I think as developers we tend to create complexity if we don’t think carefully about every line of code we are typing. Systems tend to be complex and managing that complexity is one of the main task we have.

Routines are great, they are one of the best ways to encapsulate algorithms and make your code more readable. Sometimes we think routines are too short, but actually the usually are too long. Reading Clean Code I realized Uncle Bob creates very short routines and all of them have a meaningful name.

Correlation between length of a routine and its name

Usually the longer a routine is the harder is to name it. When you do something like this:

for (var i=0;i<array.length;i++) {

It’s very easy to come up with a name like showAllElements(array). But if you are processing a lot of input parameters (like in a web service) and cleaning the input a good name will be harder to find.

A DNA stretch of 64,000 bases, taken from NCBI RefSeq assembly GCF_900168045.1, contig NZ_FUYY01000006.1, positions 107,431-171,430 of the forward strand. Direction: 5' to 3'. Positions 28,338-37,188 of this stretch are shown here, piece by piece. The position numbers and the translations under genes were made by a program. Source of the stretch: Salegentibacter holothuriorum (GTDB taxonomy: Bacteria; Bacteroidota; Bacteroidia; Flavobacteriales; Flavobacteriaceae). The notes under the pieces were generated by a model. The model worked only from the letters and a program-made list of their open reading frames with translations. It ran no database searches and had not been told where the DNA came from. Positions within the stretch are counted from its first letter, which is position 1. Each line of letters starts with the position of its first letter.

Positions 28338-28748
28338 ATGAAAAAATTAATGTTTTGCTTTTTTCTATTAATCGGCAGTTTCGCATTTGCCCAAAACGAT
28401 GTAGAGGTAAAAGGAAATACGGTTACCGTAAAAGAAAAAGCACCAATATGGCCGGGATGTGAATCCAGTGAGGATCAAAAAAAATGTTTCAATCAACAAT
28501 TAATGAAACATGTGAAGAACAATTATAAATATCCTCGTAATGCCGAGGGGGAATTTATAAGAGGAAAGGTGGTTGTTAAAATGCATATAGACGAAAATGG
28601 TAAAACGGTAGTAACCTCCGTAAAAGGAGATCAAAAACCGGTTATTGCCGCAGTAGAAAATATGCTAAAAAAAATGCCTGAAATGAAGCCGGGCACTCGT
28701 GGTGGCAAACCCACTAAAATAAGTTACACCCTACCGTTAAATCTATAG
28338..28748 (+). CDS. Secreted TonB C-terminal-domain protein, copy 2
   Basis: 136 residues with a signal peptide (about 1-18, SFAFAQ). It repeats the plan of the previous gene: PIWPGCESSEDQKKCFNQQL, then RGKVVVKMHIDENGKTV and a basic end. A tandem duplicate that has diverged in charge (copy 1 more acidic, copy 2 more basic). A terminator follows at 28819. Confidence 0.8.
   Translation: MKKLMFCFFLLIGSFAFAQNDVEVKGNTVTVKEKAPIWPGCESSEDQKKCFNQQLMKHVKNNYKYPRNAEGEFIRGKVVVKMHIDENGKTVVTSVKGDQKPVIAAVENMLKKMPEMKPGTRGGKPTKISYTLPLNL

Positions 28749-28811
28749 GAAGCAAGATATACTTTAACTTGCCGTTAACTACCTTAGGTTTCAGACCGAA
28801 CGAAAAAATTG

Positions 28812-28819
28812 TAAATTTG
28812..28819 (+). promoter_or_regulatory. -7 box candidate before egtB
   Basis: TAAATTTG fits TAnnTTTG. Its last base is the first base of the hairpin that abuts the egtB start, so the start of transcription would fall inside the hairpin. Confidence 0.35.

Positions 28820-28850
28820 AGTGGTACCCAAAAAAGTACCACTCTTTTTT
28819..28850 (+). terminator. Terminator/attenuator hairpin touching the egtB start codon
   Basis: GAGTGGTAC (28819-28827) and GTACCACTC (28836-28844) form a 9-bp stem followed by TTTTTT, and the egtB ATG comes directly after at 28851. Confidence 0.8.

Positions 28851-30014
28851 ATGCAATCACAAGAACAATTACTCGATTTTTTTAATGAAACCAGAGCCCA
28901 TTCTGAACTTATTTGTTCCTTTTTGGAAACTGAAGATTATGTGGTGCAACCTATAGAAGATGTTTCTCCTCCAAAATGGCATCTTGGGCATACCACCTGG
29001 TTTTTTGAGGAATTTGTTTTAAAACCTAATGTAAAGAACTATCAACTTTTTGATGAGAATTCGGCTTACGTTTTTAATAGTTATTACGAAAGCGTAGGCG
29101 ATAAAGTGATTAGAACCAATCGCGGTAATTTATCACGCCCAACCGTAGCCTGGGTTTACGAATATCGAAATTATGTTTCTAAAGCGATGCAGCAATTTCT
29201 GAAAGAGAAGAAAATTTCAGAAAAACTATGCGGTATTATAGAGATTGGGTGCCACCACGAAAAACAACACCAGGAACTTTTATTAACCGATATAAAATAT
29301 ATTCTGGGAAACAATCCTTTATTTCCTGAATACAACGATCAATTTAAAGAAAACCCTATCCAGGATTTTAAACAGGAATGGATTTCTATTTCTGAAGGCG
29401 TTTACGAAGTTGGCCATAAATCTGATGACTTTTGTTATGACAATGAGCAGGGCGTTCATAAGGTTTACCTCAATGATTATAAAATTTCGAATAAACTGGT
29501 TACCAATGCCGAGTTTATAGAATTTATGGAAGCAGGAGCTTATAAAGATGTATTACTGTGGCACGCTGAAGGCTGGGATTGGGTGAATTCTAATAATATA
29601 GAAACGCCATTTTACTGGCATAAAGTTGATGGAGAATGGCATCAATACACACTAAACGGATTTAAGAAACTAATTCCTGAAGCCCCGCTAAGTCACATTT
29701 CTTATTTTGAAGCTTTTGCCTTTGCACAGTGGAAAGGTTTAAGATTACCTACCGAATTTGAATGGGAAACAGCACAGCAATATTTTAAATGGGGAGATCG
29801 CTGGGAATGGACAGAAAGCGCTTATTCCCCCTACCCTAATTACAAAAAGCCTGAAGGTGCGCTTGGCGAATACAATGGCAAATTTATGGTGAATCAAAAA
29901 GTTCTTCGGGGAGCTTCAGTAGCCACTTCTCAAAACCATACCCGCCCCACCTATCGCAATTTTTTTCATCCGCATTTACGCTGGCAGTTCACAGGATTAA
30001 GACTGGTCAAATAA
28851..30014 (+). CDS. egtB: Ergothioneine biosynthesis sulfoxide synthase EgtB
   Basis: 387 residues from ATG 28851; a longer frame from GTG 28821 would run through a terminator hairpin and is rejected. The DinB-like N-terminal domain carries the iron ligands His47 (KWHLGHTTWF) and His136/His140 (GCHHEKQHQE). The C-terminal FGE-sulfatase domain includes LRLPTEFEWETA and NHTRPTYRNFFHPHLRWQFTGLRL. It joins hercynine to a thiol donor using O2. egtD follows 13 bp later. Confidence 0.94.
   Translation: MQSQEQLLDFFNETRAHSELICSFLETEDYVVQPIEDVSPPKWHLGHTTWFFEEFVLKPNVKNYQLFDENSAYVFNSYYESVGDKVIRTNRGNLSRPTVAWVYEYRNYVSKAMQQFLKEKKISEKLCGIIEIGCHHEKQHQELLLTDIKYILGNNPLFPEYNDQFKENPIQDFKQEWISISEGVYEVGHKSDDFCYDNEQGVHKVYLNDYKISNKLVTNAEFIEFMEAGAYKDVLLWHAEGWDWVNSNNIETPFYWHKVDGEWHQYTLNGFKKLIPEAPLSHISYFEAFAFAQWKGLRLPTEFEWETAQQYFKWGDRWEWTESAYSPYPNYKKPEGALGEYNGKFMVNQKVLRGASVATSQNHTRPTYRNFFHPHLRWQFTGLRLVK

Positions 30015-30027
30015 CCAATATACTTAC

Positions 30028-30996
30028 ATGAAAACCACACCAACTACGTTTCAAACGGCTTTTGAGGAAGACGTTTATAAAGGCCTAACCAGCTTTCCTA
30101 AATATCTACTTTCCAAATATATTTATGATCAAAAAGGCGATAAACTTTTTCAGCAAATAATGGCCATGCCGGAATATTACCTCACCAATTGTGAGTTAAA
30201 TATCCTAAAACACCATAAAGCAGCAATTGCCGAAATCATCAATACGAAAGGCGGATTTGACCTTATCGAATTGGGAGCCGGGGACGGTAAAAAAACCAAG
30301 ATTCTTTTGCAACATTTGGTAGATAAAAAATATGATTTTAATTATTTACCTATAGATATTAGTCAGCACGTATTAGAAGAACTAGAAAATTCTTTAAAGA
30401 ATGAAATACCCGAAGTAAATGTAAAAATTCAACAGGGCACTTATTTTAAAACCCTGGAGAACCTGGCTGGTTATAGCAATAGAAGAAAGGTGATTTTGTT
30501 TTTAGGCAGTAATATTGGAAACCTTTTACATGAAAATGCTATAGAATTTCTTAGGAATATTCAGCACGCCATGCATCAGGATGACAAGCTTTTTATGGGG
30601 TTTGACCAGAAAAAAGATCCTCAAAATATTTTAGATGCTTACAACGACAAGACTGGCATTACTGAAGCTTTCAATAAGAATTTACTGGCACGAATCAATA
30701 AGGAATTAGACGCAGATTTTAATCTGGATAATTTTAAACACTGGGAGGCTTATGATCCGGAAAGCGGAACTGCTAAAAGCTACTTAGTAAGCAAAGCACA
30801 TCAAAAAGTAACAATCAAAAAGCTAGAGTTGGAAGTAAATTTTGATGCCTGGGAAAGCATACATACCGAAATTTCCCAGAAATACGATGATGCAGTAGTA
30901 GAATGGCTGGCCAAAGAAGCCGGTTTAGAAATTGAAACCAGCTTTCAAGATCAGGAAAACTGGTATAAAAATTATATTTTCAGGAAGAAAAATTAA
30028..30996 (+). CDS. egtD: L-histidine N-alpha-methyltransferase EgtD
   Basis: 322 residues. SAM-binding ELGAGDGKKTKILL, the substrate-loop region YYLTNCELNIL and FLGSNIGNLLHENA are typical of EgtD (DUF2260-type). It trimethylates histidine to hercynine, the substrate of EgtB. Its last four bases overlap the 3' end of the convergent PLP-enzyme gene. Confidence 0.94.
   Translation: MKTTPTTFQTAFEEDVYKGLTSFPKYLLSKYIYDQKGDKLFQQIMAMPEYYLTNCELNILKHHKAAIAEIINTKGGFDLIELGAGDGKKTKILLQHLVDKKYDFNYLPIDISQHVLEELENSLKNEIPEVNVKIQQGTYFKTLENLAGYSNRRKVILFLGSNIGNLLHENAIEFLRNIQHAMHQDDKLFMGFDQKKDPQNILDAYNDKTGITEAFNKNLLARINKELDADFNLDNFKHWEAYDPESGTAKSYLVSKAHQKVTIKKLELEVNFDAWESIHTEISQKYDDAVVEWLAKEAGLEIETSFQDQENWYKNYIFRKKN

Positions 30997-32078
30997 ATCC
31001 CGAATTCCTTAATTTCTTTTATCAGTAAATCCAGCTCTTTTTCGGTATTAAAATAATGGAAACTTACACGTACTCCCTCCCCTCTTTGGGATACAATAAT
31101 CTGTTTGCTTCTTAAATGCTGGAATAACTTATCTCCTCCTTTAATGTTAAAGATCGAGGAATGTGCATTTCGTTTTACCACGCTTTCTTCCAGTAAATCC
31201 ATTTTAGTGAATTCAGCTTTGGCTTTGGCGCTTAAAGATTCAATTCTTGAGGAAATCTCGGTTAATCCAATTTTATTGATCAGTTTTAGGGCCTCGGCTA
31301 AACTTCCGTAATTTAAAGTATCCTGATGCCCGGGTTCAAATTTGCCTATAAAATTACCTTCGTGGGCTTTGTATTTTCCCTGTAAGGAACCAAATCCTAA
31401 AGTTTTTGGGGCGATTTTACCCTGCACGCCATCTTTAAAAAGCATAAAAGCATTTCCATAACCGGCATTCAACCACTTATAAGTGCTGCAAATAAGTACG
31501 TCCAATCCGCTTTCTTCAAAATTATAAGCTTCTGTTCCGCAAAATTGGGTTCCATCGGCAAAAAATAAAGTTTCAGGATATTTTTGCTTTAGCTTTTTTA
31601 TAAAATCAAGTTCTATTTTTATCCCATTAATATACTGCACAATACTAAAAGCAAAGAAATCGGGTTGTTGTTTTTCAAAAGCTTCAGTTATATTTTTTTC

Apart from that with small routines you’ll find your bugs easier and the reuse of that little algorithm is more likable since it’s already encapsulated and ready to be used again.

In the book Code Complete a lot of studies are shown without a clear conclusion but when the author is listing all the valid reasons to create a routine you get the idea that most small routines can achieve that. These are some of them:

  • Reduce complexity

  • Make a section of code readable

  • Improve portability

  • Simplify complicated boolean tests


Steve Mcconnell says in Code Complete that to ensure all routines are small is not a valid reason to create a routine:

In fact, some jobs are performed better in a single large routine.


In my experience, most of the time you can improve the readability of your code by creating smaller routines. To finish let me show you the following piece of code used by Steve to illustrate how using short routines can improve readability:

if ( node <> NULL ) then
  while ( node.next <> NULL ) do
    node = node.next
    leafName = node.name
  end while
  leafName = ""
end if

He points out that this code should be encapsulated in a routine like GetLeafName(node).